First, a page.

May 12, 2001
Want to earn an ever-increasing amount for life? Get a divorceBy HEATHER BIRD -- Toronto Sun
Oh, to be a member of the lucky ovary club. It's open to women in their mid-40s who have been married between 15 and 20 years. They do not work, perhaps have never worked, and may or may not have children. The one main thing they have in common is that they've recently said sayonara to a well-heeled husband.
Membership, as the saying goes, has its privileges and this club is no different. The prime benefits are a steady paycheque and long-term security.
Should you be one lucky enough to land a spot in this exclusive sorority, "your income stream is there for life," observes family law attorney Laurie Pawlitza. And don't worry about old age, the money will be available long after your former spouse retires and, in most cases, even after he dies.
And if that's not enough, take heart, they've sweetened the pot. Thanks to a couple of recent court rulings, your fortunes will continue to rise along with those of your already successful ex. If he makes more money, then honey, so do you.
The message from the court, according to Pawlitza, is crystal clear. "It's husbands beware."
She was commenting in the wake of a Superior Court ruling by Mr. Justice Victor Paisley who said that even though the divorce between Daniel Anthony Marinangeli and Jennifer Elaine had been final for four years, she was still entitled to an extra piece of his pie. Further, he automatically has to tell her whenever his salary increases to the point that it could be considered "a material change in circumstances." And not just for now, but for all time, which gives new meaning to the phrase " 'til death do us part."
Up until now, Marinangeli was paying his ex $8,000 a month, of which $2,000 was tax-free because it was child support for the couple's daughter who is still in high school.
Paisley upped that amount to just over $16,000 a month, $10,500 for spousal support and almost $6,000 for child support.
To save you the math, that means, after taxes, Jennifer Elaine will be receiving around $150,000 a year.
In some ways, Marinangeli is the author of his own misfortune because he dragged his heels on disclosing his income for child support purposes.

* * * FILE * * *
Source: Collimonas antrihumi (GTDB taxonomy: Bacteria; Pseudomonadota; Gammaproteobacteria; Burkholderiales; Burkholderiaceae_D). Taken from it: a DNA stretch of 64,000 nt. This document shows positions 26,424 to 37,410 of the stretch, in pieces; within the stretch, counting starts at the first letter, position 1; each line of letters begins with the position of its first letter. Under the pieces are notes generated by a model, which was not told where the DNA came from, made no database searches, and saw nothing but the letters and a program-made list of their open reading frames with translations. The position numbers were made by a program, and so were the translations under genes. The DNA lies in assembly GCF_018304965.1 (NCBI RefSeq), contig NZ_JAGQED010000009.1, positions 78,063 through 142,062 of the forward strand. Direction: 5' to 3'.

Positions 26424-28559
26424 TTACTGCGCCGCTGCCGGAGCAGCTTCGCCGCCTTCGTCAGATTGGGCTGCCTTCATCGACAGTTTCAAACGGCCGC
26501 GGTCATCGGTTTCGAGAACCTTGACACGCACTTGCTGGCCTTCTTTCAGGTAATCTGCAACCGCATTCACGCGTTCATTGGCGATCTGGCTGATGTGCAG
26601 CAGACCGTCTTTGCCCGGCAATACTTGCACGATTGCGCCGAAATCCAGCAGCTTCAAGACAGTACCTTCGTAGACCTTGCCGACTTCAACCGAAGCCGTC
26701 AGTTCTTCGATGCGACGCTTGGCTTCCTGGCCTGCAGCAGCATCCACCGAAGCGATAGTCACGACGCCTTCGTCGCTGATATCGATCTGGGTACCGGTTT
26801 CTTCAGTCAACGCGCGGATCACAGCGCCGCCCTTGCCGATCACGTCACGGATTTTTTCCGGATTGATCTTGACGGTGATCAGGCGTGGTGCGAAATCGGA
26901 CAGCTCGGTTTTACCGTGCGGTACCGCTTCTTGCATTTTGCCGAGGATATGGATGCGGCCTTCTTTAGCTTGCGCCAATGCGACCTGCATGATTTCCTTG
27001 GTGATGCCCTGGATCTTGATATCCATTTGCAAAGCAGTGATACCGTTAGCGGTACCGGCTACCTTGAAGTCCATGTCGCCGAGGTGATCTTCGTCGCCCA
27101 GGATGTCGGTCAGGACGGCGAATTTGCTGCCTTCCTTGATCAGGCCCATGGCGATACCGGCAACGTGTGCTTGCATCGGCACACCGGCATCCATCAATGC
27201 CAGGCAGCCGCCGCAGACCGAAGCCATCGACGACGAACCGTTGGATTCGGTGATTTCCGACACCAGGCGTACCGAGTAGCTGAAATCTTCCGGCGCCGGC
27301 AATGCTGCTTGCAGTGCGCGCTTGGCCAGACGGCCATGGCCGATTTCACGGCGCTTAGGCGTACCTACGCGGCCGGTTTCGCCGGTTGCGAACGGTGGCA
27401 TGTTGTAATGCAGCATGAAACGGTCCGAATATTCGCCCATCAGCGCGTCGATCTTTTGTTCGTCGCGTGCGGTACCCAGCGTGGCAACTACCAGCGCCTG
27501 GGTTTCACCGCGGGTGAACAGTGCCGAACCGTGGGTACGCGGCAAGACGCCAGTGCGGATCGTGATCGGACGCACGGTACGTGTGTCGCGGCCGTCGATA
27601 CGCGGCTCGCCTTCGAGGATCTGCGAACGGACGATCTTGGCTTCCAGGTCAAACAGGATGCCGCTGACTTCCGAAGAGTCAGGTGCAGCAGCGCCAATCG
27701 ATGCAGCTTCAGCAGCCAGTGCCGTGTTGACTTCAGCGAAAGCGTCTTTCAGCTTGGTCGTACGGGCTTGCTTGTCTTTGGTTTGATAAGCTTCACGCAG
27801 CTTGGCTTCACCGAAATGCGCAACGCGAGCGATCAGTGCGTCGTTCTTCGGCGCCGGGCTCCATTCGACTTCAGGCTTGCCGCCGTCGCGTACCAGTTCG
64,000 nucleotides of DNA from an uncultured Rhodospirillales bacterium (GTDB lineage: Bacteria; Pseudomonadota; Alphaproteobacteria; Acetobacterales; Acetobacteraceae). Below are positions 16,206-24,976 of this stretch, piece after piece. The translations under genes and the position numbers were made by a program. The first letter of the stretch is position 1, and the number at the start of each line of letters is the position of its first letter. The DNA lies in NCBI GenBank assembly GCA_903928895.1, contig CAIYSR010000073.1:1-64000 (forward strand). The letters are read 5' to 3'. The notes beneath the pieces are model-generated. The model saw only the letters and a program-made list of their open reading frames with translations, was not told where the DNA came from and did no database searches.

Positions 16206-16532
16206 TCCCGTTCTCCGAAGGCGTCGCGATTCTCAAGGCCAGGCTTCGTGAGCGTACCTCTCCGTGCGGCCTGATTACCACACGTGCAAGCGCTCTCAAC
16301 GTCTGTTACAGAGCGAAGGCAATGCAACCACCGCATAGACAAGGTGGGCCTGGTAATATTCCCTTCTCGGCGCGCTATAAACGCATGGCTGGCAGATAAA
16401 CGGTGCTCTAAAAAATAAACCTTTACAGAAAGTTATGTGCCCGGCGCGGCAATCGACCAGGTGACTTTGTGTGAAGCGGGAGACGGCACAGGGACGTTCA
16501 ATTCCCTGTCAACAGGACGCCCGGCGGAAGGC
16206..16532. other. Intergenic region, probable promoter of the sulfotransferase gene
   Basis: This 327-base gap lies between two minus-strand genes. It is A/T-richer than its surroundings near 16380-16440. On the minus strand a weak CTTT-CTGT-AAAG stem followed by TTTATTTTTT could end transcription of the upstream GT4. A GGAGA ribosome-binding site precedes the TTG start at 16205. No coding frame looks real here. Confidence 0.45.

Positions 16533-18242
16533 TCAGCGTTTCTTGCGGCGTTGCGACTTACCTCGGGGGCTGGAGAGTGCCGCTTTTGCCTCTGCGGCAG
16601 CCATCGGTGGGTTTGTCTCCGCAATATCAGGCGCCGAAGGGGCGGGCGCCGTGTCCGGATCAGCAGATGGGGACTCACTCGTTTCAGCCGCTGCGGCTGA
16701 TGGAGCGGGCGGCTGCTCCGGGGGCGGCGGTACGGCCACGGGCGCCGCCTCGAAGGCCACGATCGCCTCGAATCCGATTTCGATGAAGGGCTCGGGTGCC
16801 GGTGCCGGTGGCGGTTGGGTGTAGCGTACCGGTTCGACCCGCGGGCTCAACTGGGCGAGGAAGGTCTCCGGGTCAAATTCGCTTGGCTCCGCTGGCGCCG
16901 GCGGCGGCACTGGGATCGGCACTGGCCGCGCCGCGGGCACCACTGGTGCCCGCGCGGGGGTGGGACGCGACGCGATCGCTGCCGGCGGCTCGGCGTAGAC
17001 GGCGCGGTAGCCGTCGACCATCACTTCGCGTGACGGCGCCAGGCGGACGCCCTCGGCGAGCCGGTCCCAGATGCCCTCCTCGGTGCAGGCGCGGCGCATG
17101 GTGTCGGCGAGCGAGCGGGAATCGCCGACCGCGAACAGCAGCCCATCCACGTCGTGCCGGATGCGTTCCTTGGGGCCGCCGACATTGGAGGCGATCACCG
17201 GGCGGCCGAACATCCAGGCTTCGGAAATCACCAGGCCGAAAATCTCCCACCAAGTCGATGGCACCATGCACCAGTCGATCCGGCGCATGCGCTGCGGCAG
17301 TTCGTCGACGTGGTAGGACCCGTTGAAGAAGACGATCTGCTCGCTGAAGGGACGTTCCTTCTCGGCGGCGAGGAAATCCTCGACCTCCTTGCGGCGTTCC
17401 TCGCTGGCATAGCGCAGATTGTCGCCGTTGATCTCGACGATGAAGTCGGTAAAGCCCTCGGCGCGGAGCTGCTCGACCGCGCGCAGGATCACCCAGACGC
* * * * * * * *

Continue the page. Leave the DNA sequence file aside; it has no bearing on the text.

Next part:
While it's obvious that he has to support his child (and he does), it is less easy to understand why he has to pay his 50-year-old unemployed ex-wife $10,500 per month in perpetuity.
There is no doubt that many women are economically disadvantaged when they stay home for many years and then cannot support themselves after divorce. In this case, Jennifer Elaine was 22 when they married in 1973 and she worked as a secretary to put him through university until 1983. After that, by mutual agreement, she stayed at home to care for their daughter until they separated in 1992, when she was then 41 years old.
In court, her lawyer argued that she had been "robbed of her dignity" because she no longer had the "lifestyle that she enjoyed" during the marriage. Jennifer Elaine felt "it was not fair for (Marinangeli) to make me financially have a life that makes me so unhappy."
At the same time, however, she acknowledged that she hasn't done anything to improve her circumstances or to become more independent. Her response was that "her life" was raising her daughter.
There is a real problem with that logic. You can make a case for a woman in her late 50s or early 60s who finds herself deserted with no means of support. But, according to the evidence, this woman was 41 years old when she separated and, by then, her child was either in school full-time or extremely close to being there.
That meant she had 24 years left before the ordinary retirement age to carve out some sort of career for herself.
"You've got one child only and you're 41 years of age. Unless you've got some medical reason, surely you've got some obligation to make some efforts to become self-sufficient," says Pawlitza.
The Divorce Act actually talks about "promoting the economic self-sufficiency" of former spouses, yet Paisley makes no mention of it in his judgment.
Surely, at some point, we must all be responsible for ourselves. No doubt, she was entitled to some support and the payments could have continued for many years. (By now, she could have earned a PhD.) It seems patently unfair to order a former spouse to help an able-bodied person who shows no intention of helping themselves.
In this case, love doesn't mean never having to say you're sorry. It also means never saying goodbye.
Read Heather Bird Thursday, Friday and Saturday. Her e-mail address is: firstname.lastname@example.org
Copyright © 2001, Canoe Limited Partnership.